How to Find and Keep Creative Talent
The only way to handle the constant change in today’s business world is to have a staff of wildly creative people who live as much in the future as the present, who thrive on being different, and whose ideas guarantee that your company will prosper when other companies fail.
In this Soundview Live webinar, How to Find and Keep Creative Talent, Silicon Valley legend Nolan Bushnell and author Gene Stone will explain how to find and hire employees who have the potential to be the next Steve Jobs. Their advice is constantly counterintuitive, surprising and atypical.
About the Speaker
Nolan Bushnell (born February 5, 1943) is the founder of Atari, Inc. (now owned by Infogrames) and the Chuck E. Cheese Pizza-Time Theaters and is considered to be the father of the video arcade industry.
Bushnell graduated from the University of Utah electrical engineering program in 1968. During his time there in the 1960s, Bushnell was one of many computer science students that played the now famous Spacewar game on DEC mainframe computers. In 1971, Bushnell and colleague Ted Dabney created the Spacewar clone "Computer Space" in a self-contained cabinet; it was manufactured and distributed by Nutting Associates. Computer Space proved to be too far ahead of its time and was a commercial failure.
Nonetheless, Bushnell was determined to make a video game that could be played by anyone. In 1972, he and Dabney formed Atari and experienced an epiphany that spring at a computer electronics show in Burlingame, California, where he saw the Magnavox Odyssey for the first time and played its version of ping-pong. He realized that the game could use some improvements and a reduction in complexity. After Atari engineer Al Alcorn perfected the easier to play Pong videogame, Bushnell had it installed at a tavern in Sunnyvale, California called Andy Capp’s. Pong proved to be popular but imitators helped keep Atari from dominating the fledging coin-operated videogame market.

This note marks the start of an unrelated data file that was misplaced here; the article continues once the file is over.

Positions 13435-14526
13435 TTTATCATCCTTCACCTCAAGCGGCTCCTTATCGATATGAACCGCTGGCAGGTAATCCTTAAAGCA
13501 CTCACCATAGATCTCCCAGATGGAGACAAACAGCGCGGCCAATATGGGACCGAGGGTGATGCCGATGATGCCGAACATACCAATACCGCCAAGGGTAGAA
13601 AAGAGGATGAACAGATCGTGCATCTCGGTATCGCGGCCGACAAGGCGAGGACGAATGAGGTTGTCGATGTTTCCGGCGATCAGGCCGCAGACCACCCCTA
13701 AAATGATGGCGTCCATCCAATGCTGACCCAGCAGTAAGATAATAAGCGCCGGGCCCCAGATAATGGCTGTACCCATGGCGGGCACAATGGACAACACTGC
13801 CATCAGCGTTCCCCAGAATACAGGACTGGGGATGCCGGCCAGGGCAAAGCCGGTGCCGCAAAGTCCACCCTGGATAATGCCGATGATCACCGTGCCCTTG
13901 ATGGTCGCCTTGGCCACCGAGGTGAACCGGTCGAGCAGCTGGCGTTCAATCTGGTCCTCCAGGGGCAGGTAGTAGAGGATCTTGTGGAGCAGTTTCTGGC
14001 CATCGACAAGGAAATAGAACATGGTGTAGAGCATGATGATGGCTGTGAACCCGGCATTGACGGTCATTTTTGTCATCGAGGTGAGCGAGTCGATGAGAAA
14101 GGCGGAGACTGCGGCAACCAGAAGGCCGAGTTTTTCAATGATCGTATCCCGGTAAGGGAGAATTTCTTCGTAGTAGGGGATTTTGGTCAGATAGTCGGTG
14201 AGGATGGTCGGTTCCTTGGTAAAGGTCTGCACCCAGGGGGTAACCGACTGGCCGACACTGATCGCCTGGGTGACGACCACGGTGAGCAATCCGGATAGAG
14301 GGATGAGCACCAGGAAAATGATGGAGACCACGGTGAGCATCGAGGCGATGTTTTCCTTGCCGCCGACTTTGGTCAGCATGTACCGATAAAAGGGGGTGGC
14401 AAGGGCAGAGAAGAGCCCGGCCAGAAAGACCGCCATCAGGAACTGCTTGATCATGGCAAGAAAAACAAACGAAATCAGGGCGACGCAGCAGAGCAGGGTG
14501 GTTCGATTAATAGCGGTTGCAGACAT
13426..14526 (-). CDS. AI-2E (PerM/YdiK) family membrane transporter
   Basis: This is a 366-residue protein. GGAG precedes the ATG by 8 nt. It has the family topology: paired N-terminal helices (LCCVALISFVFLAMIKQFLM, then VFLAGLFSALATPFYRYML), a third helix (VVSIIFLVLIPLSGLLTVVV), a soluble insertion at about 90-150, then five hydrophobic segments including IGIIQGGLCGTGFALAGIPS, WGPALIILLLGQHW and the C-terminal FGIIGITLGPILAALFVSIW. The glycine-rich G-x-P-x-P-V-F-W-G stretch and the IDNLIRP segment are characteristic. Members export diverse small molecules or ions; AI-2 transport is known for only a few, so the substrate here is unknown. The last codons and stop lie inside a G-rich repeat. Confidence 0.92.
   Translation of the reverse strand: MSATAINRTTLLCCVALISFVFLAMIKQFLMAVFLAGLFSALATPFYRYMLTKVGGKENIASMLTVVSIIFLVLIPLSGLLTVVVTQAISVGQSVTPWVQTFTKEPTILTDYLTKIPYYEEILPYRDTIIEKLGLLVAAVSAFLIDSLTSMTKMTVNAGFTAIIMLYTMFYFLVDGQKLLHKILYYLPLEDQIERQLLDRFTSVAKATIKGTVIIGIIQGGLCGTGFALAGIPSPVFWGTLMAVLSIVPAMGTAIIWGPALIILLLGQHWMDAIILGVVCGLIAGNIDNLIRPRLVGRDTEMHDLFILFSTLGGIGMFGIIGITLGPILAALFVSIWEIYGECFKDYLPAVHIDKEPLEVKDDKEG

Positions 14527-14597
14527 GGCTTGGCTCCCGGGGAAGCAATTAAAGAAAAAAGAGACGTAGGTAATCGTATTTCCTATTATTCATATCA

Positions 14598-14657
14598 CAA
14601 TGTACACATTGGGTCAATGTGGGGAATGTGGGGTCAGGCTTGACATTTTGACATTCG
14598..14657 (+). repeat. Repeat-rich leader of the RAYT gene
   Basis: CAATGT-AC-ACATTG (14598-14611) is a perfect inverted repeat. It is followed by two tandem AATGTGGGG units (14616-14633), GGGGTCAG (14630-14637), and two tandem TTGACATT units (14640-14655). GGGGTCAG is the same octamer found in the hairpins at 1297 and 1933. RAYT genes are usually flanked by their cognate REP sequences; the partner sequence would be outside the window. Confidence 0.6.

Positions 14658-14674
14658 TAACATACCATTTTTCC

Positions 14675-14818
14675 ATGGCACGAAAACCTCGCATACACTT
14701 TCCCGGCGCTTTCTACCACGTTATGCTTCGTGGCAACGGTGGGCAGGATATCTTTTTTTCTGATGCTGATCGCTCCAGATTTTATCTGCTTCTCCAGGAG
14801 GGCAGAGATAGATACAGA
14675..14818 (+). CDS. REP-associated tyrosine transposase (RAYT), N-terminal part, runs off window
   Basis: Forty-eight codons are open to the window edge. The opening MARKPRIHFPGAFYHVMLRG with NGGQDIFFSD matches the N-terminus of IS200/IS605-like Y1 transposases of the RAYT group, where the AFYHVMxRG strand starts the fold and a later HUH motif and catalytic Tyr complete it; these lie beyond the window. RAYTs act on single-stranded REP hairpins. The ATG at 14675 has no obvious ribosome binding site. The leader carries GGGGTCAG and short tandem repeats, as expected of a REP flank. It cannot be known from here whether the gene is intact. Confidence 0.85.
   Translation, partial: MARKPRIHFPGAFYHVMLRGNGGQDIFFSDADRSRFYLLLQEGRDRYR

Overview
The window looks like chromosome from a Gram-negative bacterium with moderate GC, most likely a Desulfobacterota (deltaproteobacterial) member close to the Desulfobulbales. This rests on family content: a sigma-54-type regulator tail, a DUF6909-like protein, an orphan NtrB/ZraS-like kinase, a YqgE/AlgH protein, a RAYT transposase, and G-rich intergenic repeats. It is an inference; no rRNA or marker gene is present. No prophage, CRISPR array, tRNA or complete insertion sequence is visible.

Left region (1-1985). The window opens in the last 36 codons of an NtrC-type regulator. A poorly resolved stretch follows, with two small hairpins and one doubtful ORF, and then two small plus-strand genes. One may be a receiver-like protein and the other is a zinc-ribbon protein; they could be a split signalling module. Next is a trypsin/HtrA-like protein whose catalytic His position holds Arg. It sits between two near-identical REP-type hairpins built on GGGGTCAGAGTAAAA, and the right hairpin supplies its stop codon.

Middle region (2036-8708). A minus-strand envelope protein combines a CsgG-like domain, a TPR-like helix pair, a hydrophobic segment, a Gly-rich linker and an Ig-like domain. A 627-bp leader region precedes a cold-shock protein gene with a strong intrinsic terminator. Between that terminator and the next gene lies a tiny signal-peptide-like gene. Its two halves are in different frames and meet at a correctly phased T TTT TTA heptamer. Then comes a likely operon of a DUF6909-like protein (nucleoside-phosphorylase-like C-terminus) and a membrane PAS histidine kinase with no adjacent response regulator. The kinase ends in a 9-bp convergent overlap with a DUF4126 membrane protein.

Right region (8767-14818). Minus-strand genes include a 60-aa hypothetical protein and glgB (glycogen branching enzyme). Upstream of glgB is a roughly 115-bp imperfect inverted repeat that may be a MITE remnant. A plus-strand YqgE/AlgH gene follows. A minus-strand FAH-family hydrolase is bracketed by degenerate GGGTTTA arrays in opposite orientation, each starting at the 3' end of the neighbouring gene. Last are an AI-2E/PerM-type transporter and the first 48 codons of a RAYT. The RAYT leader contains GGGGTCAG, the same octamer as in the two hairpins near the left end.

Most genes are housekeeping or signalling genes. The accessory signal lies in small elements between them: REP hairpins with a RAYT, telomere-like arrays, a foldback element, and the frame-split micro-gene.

Bushnell later bought out Dabney. In 1974, Bushnell and Atari decided to develop a home version of Pong. By 1975, Pong became one of the hottest Christmas gifts, largely due to a distribution agreement with Sears. In 1977, the Atari 2600 was introduced which helped to revolutionize home videogaming and the modern video game console industry was born. Demand for the unit was so great that Atari executives manned the production lines to help with the assembly and packaging during that first Christmas after its release. In 1976, Warner Communications (now Time Warner) bought Atari, and Bushnell was forced out of the company in 1978.
Bushnell has started over 20 companies (his most recent being uWink (http://www.uwink.com), which he founded in 1999). He has been inducted into the "Video Game Hall of Fame" and the Consumer Electronics Association "Hall of Fame."
A graduate of Stanford and Harvard, Gene Stone is a former Peace Corps volunteer, screenwriter, television producer, and journalist as well as a book, magazine, and newspaper editor. He has also ghostwritten more than thirty books (many of which were national bestsellers), specializing in socially conscious business and health — among his bestselling health related books are "UltraPrevention" (with Drs. Mark Hyman and Mark Liponis) and "The Engine 2 Diet" (with vegan firefighter Rip Esselstyn). He has just "The Secrets of People Who Never Get Sick", which has already been translated into a dozen languages.